A testator can also make use of Trusts as an effective estate planning tool, and the type of trust he uses will depend on his specific needs. For instance, a testator can set up an Inter Vivos Trust to house certain growth assets in order to reduce future Estate Duty liabilities. He can also use a Testamentary Trust – which only comes into effect on this death – to protect the assets of minor beneficiaries. If he has a beneficiary who is mentally or physically incapacitated, he may wish to set up a Special Trust in order to protect the financial interests of the disabled beneficiary. A clear understanding of how trusts are managed and controlled – and how they are taxed – is important before setting one up.
Through the donation of assets, a person can reduce the value of his estate which, in turn, could result in lower Estate Duty. Being subject to the Income Tax Act, donations are subject to Donations Tax at a flat rate of 20% on the value of the donation. However, some donations are exempt from Donations Tax, and these can be used effectively in estate planning. For example, donations between spouses and charitable donations are exempt. In addition, a person is permitted to donate a maximum of R100 000 to another person each year on a tax-free basis, and this mechanism can be used during his lifetime to decrease the value of this estate and reduce Estate Duty. By employing a strategic approach to the use of donations over your lifetime, you are able to reduce costs and maximise benefit to your heirs.
In general, life insurance is used to provide liquidity in the estate in the event of the testator’s death. The proceeds from domestic policies taken out on the life of the testator are considered deemed property and are subject to Estate Duty, regardless of whether there is a nominated beneficiary on the policy or not. Bear in mind that the proceeds of buy & sell and key person policies are not included for Estate Duty purposes. A testator can effectively use life insurance to provide for his dependents in the event of his death, settle a home loan or vehicle finance, pay for funeral expenses, cover the costs of winding up his estate, or to prevent the executor from having to realise an asset to cover liabilities in the estate. Before cancelling or reducing any existing life cover, ensure that you may not need to employ it as part of your estate plan.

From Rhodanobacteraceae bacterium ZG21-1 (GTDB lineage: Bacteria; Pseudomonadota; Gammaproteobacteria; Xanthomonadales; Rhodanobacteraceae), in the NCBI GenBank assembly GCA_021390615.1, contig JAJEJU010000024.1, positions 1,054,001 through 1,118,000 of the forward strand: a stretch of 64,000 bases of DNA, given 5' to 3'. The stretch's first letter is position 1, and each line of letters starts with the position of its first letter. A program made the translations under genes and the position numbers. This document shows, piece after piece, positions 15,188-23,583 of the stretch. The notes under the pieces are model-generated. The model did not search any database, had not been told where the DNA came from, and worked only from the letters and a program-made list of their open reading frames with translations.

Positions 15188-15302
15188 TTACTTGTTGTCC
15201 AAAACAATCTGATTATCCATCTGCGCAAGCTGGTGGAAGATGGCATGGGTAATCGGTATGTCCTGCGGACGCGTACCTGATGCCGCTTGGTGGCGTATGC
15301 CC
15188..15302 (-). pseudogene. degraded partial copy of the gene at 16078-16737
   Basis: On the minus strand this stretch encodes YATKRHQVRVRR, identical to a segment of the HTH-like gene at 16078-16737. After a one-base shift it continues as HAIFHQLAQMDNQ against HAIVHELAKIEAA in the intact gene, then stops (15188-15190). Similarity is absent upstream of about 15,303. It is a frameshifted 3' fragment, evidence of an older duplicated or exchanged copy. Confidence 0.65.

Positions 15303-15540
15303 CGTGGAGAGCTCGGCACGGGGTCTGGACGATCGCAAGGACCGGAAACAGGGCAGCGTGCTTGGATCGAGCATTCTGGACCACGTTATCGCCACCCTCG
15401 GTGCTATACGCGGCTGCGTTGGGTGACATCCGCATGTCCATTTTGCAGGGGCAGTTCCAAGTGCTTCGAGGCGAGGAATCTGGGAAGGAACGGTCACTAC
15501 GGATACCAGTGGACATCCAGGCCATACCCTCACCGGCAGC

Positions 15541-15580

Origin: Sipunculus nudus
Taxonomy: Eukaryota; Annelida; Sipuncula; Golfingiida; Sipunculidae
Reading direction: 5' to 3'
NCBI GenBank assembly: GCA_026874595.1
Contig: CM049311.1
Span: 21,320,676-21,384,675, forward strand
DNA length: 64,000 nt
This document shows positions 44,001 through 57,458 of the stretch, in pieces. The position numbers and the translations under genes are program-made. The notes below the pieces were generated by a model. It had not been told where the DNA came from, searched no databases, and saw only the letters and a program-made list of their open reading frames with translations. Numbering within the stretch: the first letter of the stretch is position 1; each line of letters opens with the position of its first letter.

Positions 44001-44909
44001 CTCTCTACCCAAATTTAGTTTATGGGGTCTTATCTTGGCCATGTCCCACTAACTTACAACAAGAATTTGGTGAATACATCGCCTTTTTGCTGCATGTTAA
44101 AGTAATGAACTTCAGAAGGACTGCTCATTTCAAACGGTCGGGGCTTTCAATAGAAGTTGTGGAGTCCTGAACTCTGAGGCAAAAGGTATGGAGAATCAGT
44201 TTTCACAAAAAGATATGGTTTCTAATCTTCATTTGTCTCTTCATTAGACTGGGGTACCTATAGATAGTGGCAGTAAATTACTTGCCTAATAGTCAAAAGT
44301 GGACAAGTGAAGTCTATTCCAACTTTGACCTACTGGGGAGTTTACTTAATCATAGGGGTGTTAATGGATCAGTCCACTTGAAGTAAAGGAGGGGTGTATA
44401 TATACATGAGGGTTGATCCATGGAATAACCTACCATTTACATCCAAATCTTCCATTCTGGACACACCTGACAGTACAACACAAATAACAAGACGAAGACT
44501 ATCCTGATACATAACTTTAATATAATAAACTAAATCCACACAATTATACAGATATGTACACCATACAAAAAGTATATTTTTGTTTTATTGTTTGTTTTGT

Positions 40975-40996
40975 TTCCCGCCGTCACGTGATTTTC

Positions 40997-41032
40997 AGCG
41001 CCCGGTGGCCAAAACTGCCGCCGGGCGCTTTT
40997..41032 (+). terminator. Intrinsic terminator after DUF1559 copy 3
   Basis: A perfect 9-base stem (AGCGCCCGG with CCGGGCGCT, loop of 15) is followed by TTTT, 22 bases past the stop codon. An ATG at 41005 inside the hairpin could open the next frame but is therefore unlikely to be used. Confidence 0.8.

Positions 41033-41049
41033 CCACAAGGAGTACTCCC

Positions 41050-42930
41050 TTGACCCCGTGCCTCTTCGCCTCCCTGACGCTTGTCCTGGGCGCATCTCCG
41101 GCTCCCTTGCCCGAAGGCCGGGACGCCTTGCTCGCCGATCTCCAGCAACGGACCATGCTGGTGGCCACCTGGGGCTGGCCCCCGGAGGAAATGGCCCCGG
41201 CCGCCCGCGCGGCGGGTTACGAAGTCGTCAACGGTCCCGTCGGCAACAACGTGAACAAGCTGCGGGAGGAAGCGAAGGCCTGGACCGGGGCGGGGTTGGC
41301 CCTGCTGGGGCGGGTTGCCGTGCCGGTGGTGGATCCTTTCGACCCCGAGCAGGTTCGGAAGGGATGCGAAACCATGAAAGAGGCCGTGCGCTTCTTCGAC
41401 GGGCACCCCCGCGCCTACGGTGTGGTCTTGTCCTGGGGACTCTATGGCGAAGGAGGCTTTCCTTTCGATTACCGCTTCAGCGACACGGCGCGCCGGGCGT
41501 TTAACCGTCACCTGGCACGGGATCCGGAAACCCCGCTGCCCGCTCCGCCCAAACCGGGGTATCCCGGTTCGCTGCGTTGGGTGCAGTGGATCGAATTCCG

Living annuities are another effective mechanism for transferring wealth and reducing estate costs. Retirement funds, including living annuities, do not form part of a deceased estate and therefore do not attract Estate Duty. If you have nominated beneficiaries on your living annuity, the capital will be transferred directly to your beneficiaries. If no beneficiary has been nominated, the proceeds will form part of the estate but will not be included in the Estate Duty calculations – although the Executor is entitled to include the value when calculating his fee. Another advantage of having a living annuity is that your beneficiaries will have almost immediate access to the capital value and the income from the fund. After your passing, your beneficiaries may elect to withdraw the full amount, make a partial withdrawal, or continue receiving the annuity income from the fund.